Safety measures taken on new Red Mountain trails in Glenwood |

Safety measures taken on new Red Mountain trails in Glenwood

John Stroud
Glenwood Springs Post Independent
A mountain biker heads down the new Grandstaff Trail on Red Mountain on a beautiful Saturday afternoon. Concerns have been raised about the mix of bikers and hikers on the criss-crossing trails that now exist in the mountain park area on the west flank of Glenwood Springs.
Chelsea Self / Post Independent |

Several steps are being taken to improve safety between trail users on Glenwood’s Red Mountain after complaints that the newly completed Grandstaff Trail may not be all that friendly to the multi-use concept for a park that’s rapidly growing in popularity.

Mike Pritchard, executive director for the Roaring Fork Mountain Bike Association, which worked with the city to spearhead the new trail project over the summer, said that preventing conflicts between users is a chief objective.

Signs were recently installed listing the various trail names and advising users of some basic rules, including yielding to uphill traffic; showing courtesy to hikers, runners and dog walkers by slowing down; and being extra careful at trail intersections.

“We’re also working on some small ‘You are here’ signs so that people know where they are and how to get to a certain trail,” Pritchard said.

In addition, Lower Grandstaff is now designated for downhill traffic only, he said.

The winding, roughly half-mile final descent is near the city water plant where the Red Mountain ski hill was located decades ago. It provides a thrilling close to the ride for mountain bikers with banked turns and built-in jumps.

“The area remains open to all uses with few restrictions, other than the directional restriction on that lower part,” Pritchard said.

Pets also are required to be on leash on the Grandstaff Trail. That’s not the case with the Cross and Fall Line trails, he pointed out.

All of that is subject to change, though, as use patterns are monitored and the group continues to work with the city to employ what’s called adaptive management, he said. Four cameras are to be installed at different locations along the trails to monitor user patterns and to get a better sense of the mix of users and numbers.

That could lead to future trail management changes after a full summer season, Pritchard said.

Gerry VanderBeek, a regular trail user and occasional maintenance volunteer with the 100 Club, recently approached Glenwood Springs City Council and wrote a letter to the editor lamenting the changes that were allowed to proliferate on Red Mountain.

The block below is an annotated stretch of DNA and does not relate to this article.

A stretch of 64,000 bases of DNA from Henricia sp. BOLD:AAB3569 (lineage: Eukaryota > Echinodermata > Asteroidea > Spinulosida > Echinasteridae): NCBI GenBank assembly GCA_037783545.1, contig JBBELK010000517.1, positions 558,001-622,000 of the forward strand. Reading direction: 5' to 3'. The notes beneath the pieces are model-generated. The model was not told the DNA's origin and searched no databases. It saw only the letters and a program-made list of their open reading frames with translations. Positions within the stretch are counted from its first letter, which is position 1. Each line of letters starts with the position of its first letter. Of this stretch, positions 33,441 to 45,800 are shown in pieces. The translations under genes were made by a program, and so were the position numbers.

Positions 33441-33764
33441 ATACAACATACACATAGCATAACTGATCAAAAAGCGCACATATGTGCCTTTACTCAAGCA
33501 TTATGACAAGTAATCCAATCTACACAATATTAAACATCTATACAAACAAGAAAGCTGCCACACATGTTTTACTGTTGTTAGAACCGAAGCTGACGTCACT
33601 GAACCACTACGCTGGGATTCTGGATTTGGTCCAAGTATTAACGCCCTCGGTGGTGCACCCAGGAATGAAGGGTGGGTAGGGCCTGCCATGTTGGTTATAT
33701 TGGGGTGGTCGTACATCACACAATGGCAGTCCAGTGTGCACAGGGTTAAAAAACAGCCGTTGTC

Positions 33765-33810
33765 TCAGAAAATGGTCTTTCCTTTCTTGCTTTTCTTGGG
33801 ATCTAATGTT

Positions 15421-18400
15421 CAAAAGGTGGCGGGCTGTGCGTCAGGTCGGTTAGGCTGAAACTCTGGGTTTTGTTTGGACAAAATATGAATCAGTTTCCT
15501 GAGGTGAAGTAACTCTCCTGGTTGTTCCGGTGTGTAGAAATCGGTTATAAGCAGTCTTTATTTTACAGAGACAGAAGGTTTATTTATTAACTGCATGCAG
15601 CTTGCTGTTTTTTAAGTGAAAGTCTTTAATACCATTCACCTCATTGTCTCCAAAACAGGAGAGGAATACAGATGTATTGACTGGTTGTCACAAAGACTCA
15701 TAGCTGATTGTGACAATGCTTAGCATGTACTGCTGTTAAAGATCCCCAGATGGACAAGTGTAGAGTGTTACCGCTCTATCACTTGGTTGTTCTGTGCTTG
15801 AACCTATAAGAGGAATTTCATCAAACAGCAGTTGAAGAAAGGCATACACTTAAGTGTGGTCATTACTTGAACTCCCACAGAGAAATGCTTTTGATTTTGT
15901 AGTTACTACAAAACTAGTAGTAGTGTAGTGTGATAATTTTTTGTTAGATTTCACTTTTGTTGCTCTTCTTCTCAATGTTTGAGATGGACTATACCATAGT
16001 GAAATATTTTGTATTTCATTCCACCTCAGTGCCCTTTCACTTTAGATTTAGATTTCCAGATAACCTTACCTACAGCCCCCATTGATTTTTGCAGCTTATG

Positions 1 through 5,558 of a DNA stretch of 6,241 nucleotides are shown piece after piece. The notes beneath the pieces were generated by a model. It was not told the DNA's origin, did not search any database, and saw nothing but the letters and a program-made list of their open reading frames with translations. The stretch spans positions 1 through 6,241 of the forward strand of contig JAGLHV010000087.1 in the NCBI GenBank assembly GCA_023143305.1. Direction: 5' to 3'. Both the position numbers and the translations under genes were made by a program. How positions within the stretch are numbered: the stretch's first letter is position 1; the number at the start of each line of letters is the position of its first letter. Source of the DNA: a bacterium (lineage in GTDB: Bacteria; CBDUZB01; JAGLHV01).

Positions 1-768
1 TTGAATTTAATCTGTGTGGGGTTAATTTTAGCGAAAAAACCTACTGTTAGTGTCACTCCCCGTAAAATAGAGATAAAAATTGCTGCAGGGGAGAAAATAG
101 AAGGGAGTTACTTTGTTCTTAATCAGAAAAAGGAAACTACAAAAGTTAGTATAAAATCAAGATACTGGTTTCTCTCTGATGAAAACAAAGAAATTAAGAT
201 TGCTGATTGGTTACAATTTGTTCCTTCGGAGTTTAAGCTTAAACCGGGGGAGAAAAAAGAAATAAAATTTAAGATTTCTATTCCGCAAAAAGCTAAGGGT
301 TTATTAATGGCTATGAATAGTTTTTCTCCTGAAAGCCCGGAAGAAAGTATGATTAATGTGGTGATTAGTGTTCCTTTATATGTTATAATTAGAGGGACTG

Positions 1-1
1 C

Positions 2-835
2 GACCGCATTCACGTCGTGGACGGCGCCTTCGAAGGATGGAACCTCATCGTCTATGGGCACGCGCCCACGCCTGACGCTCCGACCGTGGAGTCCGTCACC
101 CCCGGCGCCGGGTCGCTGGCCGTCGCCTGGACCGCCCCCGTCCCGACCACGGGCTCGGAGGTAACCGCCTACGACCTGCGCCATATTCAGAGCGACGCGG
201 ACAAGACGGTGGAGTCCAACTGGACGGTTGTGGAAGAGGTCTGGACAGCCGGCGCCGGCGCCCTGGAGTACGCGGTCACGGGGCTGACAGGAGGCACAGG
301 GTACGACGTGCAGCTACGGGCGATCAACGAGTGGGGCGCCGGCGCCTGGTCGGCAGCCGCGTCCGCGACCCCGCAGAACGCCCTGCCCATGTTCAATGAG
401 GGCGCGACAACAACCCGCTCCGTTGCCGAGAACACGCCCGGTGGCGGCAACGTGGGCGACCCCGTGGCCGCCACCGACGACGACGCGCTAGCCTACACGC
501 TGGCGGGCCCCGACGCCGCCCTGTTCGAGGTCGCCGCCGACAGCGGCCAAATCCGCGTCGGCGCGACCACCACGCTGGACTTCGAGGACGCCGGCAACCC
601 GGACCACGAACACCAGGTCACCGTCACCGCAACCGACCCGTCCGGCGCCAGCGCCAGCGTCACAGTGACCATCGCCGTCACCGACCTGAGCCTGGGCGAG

He asked council to preserve the Red Mountain area as a park for multiple use, “and get away from its evolution as an amusement park.”

While doing volunteer work last month on the old Jeanne Golay trail, a steep fall-line route that has been popular with a variety of users for several years, VanderBeek said he was surprised to see what he described as “deep, twisting scars” from the newly cut Grandstaff Trail. He also expressed concerns about blind corners and trail intersections that could result in collisions if not properly managed.

“The Roaring Fork Mountain Bike Association has a mission to build thrilling, downhill biking trails,” VanderBeek said. “You don’t want to be walking, running or dog walking on these trails.”

Now that the trail is complete, he suggested the city hold the group responsible for “rigorous yearly maintenance,” and to make adjustments as needed. He also suggested a spring “mud season” closure of the area for all users to prevent damage and erosion.

Another recent letter writer, Renee Miller, suggested the city designate the older trail sections for foot traffic only, and leaving the new trail strictly for mountain bikers.

That would be up to the city, Pritchard said, but may be difficult to enforce. For now, he said it appears that most mountain bikers are choosing to ride up the main road to different access points along the new Grandstaff Trail, and descending from there. Hikers, on the other hand, seem to prefer the more established Fall Line and Cross trail routes.

He added that care was taken to thin out vegetation on corners to improve visibility. Grass seed is also being spread above and below the tread of the new trails in an effort to revegetate the areas that were disturbed by the trail construction.

“We hope this first phase of trail improvements will be successful, and we’ll just have to see what future changes may be needed,” he said.

In the meantime, the new trail has already become a popular destination for mountain bikers from the Roaring Fork Valley and from outside the area, with good reviews, Pritchard said.

Glenwood Mayor Michael Gamba said the new trail is not anything different from what the city was anticipating when the project was being planned.

“I understand the hikers’ concerns there, but I also understand the benefit this has been to the mountain biking community,” Gamba said. “I’m not an avid mountain biker myself, but I have ridden the trail twice now, and it’s the best mountain bike trail I think I’ve ever ridden on.

“I do think the signage and limiting the directional traffic on certain portions of the trail are going to help,” the mayor added. “We’ll just have to play it by ear and do our best to address what we can and provide the best experience for the most people.”

With the new Red Mountain trail complete, the Mountain Bike Association will turn its attention next year to beginning construction on what will eventually be an 8-mile network of trails in South Canyon above the city’s landfill.


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